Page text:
Categories
Caste Dalit History Month Food

I for Inventory. Intimacy.

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One morning, I held a hot cup of tea in my hands after cutting 15 green chilies lengthwise. When the heat pulsating inwards began pouring outside, I couldn’t tell what was feeding what.

When someone who doesn’t want to laugh, laughs — I look for the line of anger on their face that suddenly hides. I worry the line will return when they are alone & I won’t be around to humiliate it into hiding again.

A friend once told me that it’s not possible to hold on to self-respect when one is in love. I felt  victorious & betrayed. Why though? It’s not like I am a mountain of self-respect when not in love.

When he drove, I liked looking at the folded sleeves of his red checkered shirt on the forearm. But I desired him most when he reversed the vehicle, and put his left arm around my seat to look back, his Adam’s apple teasing.

I get annoyed when I stand before the mirror at the end of a long day to find by bra strap peeping. Why didn’t my girls or aunties on the road tell me or better yet, put it back gently & tuck my hair behind the ear also? The only time I felt happy in convent schools was when girls would sing ‘Sunday is longer than Monday’ everytime a petticoat played hide & seek.

I don’t want feminism that takes away intimacy between women in bathrooms. Come, weep into my arms sister. I will hold you, you hold me.

When I was 6 & refused milk, Mouma pulled me to her lap & promised to show me one breast if I finished half the glass, and both if I finished the full glass, permanently ruining all possible hetero relationships for me. 

Even hickies are forgotten in hours. The warmth of chilies still hasn’t left.

Categories
Dalit History Month Teaching Writing

Q for Qualification

Art by EV Anil
   Art by EV Anil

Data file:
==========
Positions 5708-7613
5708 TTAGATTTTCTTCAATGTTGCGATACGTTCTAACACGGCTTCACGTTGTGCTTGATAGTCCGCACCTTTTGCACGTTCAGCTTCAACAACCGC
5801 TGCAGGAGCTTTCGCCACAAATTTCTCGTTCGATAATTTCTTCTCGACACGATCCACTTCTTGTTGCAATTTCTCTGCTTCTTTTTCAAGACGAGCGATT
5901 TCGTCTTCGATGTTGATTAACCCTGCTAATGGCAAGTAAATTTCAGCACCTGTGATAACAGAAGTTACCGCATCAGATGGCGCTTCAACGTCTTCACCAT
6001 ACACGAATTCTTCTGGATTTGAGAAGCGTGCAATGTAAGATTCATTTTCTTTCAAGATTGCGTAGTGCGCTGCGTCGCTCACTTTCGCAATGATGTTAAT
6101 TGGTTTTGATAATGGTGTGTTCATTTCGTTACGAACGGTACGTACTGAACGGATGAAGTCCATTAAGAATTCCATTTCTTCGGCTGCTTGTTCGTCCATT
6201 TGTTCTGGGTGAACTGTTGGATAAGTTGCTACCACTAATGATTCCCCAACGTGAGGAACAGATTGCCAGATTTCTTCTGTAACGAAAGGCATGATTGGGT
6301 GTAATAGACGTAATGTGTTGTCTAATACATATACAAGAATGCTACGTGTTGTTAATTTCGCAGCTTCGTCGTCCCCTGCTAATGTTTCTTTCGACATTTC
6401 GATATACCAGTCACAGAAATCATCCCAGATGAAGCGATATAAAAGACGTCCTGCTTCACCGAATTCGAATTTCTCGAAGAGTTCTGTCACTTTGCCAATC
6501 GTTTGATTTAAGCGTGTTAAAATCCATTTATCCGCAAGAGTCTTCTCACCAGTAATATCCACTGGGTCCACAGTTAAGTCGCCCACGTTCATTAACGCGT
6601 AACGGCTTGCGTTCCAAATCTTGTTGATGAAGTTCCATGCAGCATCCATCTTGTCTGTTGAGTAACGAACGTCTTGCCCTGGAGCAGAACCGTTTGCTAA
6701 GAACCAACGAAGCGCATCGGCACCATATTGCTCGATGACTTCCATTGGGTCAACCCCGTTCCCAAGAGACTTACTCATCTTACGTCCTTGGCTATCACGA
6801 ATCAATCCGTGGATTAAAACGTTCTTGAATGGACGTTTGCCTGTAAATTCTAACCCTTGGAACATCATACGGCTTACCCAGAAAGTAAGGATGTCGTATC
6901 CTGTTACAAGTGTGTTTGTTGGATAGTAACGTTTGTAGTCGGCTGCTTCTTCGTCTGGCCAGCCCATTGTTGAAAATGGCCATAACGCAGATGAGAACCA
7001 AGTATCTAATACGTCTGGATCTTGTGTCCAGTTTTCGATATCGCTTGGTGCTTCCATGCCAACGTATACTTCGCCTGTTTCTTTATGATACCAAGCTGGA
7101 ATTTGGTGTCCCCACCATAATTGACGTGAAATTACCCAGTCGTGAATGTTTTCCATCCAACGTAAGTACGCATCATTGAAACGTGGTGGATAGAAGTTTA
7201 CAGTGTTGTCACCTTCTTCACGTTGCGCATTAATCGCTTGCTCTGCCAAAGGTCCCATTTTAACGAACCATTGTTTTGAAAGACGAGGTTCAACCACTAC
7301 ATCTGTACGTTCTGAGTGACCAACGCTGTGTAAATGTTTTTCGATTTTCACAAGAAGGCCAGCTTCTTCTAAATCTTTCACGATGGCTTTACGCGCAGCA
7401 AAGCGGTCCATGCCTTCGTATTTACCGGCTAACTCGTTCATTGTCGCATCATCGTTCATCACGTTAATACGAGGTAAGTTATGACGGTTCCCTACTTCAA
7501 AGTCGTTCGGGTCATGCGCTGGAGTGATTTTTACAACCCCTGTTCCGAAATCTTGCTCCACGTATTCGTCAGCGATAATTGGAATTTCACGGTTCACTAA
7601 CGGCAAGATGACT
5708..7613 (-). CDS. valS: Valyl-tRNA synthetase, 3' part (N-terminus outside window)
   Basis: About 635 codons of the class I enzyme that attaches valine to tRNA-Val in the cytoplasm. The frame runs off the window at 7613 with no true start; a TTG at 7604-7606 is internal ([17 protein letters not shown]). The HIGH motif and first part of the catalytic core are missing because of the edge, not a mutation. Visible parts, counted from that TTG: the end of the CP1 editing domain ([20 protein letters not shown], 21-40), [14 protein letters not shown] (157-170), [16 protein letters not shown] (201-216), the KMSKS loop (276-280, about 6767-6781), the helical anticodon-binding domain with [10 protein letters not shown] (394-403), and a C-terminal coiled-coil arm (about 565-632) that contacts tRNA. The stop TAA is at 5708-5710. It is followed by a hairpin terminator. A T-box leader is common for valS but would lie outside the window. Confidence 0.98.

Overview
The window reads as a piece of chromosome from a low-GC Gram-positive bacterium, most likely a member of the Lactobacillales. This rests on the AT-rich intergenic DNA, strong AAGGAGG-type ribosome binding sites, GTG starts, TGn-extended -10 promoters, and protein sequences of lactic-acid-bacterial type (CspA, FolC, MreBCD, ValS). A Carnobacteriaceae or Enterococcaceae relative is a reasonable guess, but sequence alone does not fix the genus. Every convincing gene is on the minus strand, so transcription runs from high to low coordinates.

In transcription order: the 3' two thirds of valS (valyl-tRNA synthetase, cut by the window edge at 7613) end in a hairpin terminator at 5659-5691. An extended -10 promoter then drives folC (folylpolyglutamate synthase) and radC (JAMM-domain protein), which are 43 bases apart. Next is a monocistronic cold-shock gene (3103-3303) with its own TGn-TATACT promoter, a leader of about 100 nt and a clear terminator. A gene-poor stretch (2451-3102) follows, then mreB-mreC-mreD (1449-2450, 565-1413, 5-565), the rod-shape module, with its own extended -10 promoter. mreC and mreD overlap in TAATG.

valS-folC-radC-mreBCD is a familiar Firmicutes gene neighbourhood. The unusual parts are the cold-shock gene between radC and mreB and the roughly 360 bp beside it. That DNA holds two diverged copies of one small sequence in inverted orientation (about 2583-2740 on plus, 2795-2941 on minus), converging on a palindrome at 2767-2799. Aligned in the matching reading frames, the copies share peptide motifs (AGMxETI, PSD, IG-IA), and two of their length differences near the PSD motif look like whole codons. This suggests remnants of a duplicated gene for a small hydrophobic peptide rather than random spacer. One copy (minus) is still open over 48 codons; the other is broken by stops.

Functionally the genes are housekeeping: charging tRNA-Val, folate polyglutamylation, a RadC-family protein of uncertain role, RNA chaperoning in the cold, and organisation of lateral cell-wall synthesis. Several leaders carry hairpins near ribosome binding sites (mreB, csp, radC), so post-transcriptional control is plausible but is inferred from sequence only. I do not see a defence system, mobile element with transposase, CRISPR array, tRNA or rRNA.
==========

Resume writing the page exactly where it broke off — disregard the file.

I’m thinking about what you were doing now, at this moment, in 1918. When you were teaching at Sydenham College, and students liked your classes but you weren’t allowed to drink water from the same jug as your colleagues. What did you do, Baba? I am haunted by which of these scenes you carried back home everyday. I am haunted by what you thought of, how you worked, what you did in powerless situations, how you picked up the stone. I want to work like you did. I want to write like you did. You had fire in your words & people are still lighting pataki with them.

When you got ready for work the next day, were you comforted by the prospect of meeting students who liked your classes or demotivated by that jug of water? What did you do after a bad class? What did you do when you were asked to prove your worth again & again?

I find little respite from watching this scene in a film about you. Before you walked into the classroom, there were whispers about your qualification & unfitness to teach. You told them calmly – “If any of you feel like I am not qualified to teach you, and would like to leave, feel happy to do so now” – and I felt lit up from within.

I wish I’d said that one morning in 2016. I wish I knew you in 2015. I wish I’d put your picture up on the wall next to my table in 2014. How powerless & hopeless those times were when I didn’t know you & your words. I was once accused of not being qualified to teach. And I let myself down by believing it was true. My degrees didn’t come to my rescue then- your words did. And now I know that you are the only qualification I’ll ever need. You know what’s funny though? When I put your picture up, they all ran away, Baba. They left skid marks.

I keep hunting for books that can give me anecdotes about you but most of them only have text-book type information. If I wanted that, I’d go back to school. But I want to know other things about you – what were you like when you were in love, Baba? What letters did you write when you were in love? What was your first kiss like? What did you like playing on the violin? Why did you not like eating? What’s with the three fishes only deal? What made you laugh? Did you like dogs or cats or both? Where did you get your suits stitched from? How did you manage to keep your giggles inside when people yammered on about Savarna merit?